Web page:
How often do you find yourself saying, “Yes” when what you really want to say  is, “No?”

Does any of this sound familiar?

Do you say “Yes” to:

  • People who know all the right guilt buttons to push, and “Won’t take, ‘No’ for an answer.”

That’s called manipulation and a power play.

  • Projects you really don’t have time for but accept because the other person is, once again, so desperate for your help.

That’s called taking advantage of you.

Note:  Look around and you’ll probably discover they never bother asking people they know will turn them down—just sweet little you.

  • Events you have no interest in, but agree to attend hoping you’ll be seen in a good light.

That’s insecurity with a capital “I” or worse – disingenuous self-aggrandizement.

  • Saying “Yes,” to anything—because you can’t think of a gracious way to say, “No.”

That’s letting fear get the best of you.

Okay.  We’re all probably guilty of caving in to at least one of the above and then hated ourselves for getting sucked into doing something we didn’t want to do.  But sometimes what trips us up is being unable to think of that gracious way to say, “No.”

Try using one of these 3 simple, yet highly effective techniques to get, “No,” out of your heart and onto your lips:

  1. Don’t listen to that scaredy-cat inner voice that says, “She’ll never talk to me again.”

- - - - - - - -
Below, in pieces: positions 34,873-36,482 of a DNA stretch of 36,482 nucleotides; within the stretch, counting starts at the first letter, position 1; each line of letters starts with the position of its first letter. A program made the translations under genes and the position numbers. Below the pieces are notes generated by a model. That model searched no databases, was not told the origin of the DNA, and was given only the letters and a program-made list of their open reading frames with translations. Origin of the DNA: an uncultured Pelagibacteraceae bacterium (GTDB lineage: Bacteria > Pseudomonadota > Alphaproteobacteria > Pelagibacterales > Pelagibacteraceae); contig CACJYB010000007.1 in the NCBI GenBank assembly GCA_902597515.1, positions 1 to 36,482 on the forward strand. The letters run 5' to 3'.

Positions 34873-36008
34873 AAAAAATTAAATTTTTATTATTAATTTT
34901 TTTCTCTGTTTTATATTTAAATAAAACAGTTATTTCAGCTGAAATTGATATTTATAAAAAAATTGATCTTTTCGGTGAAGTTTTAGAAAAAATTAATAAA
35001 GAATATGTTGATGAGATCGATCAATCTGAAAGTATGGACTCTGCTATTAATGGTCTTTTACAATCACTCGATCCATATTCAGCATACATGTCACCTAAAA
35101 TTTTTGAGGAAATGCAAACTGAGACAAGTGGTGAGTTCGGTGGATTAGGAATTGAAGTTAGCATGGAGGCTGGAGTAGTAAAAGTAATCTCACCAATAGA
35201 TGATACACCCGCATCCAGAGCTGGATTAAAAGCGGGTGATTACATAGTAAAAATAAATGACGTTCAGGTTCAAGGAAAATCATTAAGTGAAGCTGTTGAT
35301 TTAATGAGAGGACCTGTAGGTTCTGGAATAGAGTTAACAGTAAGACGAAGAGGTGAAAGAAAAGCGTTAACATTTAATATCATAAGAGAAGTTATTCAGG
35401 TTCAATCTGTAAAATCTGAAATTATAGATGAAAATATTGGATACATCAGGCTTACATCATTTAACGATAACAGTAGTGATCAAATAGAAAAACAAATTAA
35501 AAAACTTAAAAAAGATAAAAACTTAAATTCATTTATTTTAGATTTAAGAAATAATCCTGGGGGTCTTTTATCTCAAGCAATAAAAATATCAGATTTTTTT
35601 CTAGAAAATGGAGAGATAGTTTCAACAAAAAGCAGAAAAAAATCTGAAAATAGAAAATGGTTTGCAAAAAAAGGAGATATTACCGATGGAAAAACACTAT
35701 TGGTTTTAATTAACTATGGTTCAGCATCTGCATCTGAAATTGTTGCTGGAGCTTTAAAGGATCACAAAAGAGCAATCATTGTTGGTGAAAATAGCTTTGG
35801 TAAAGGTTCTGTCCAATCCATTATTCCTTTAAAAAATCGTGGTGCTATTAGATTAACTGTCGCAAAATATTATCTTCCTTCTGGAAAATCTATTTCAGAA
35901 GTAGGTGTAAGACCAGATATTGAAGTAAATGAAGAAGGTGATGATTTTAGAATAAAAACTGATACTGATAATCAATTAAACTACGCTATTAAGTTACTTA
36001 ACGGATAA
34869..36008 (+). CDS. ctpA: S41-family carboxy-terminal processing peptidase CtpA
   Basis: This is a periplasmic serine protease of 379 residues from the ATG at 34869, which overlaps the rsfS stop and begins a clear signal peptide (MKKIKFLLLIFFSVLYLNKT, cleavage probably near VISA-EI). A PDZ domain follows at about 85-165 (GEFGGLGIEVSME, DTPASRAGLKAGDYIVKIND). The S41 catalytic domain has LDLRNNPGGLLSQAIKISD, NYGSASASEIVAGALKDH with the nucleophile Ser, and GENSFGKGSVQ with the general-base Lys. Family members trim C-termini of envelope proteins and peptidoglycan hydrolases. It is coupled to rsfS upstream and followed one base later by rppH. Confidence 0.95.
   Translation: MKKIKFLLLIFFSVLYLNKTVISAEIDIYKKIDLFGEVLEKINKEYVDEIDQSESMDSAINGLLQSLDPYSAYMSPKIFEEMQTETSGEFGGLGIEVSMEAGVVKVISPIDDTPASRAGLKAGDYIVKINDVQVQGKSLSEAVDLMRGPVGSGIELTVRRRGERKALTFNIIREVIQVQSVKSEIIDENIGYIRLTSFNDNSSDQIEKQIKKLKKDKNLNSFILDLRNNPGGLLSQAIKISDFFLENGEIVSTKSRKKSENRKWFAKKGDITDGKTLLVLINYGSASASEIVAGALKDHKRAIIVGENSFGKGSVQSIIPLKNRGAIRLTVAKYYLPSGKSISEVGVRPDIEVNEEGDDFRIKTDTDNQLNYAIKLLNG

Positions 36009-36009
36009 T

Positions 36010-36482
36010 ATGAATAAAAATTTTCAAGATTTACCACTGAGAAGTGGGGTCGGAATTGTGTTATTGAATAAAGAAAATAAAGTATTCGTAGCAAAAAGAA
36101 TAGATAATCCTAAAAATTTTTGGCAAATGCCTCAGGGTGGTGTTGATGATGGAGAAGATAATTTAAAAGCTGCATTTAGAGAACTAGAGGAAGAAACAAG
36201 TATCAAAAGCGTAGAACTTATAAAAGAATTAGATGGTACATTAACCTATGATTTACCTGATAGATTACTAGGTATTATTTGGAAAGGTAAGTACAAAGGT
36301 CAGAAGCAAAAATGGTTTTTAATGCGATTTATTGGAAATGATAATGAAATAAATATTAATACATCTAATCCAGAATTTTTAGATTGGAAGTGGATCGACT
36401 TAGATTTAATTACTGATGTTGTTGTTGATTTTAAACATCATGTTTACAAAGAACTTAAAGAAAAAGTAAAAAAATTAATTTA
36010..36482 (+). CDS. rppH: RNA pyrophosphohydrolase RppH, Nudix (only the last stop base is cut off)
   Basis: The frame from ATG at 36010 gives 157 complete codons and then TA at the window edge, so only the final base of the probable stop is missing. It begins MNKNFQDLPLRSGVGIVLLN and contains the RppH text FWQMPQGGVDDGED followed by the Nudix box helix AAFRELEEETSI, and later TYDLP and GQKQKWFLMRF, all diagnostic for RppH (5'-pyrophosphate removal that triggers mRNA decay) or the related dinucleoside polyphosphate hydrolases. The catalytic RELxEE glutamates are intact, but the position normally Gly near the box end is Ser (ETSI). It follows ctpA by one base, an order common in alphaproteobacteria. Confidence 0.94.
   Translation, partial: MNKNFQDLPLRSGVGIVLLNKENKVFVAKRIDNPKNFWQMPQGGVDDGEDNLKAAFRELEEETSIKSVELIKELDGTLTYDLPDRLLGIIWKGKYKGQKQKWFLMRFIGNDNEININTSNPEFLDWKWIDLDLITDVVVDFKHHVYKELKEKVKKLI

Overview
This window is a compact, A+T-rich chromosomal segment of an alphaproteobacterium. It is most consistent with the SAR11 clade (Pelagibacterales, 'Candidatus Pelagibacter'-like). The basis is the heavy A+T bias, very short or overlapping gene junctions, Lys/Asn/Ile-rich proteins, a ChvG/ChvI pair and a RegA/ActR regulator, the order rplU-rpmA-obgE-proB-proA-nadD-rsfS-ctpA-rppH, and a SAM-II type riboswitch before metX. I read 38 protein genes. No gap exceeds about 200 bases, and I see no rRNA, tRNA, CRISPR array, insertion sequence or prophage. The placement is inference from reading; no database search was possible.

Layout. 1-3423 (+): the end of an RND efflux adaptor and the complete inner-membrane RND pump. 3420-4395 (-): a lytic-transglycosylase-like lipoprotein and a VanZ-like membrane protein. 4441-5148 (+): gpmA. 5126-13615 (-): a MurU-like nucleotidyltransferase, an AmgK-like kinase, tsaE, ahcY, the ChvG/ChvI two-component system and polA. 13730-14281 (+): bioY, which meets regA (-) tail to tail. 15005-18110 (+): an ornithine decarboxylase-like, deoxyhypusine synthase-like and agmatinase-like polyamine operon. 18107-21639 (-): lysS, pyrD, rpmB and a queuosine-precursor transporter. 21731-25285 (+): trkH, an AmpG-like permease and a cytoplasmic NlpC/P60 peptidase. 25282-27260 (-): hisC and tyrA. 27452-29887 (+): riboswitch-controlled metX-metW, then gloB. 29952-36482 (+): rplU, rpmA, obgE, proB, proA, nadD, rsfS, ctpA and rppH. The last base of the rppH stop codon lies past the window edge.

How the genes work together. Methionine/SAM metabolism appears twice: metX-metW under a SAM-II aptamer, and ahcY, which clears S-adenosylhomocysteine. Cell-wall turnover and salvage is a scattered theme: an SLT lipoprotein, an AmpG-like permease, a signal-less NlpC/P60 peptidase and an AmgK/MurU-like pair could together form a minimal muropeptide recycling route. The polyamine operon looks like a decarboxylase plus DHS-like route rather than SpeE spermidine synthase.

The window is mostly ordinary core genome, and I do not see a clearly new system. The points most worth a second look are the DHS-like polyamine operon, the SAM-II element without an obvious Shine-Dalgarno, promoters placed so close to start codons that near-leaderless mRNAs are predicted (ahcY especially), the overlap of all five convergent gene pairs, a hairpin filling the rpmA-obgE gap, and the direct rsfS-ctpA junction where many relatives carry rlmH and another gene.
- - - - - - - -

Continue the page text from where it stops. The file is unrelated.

She’ll get over it, and if she doesn’t, well, you might want to question the health of a relationship where you can’t say “No,” without suffering dire consequences.

  1. Don’t give an immediate answer.

It’s perfectly acceptable to say, “Let me think about it and get back to you.  You don’t need a good excuse and you don’t need to be sorry for saying “No”.  But you may need time to get your thoughts together. Try writing them down and then practice saying them out loud.  Then get back to the person and say, “No.”

  1. Don’t lie.

Say something like this: “I hope you’ll understand when I say that with all I already have on my plate, I can’t add another thing.”  Then button your lips. You don’t need to make excuses and you don’t need to go on and on about all you’re already doing. If you mean it, you can say you’d be willing to help at another time—but only if you mean it.

Oh, one other thing about saying “Yes” and saying “No.”

 “ …Let your ‘Yes’ be “Yes,” and your ‘No,’ be “No.” Matthew 5:37

Forget “Maybe.”

“Maybe” is the wishy-washy cowards way of saying, “No.”

Don’t be that guy!

And, “Finally, be strong in the Lord and in his mighty power.” Ephesians 6:10

It’s been said that courage is a muscle and that “No” is a word that will help you strengthen it.

Ask the Lord to help you be both courageous and gracious. He’ll give you just the right words to say when you need to say them.

Start saying “Yes” to “No” when it’s the right thing to do—the result will be a happier, healthier less stressed you.

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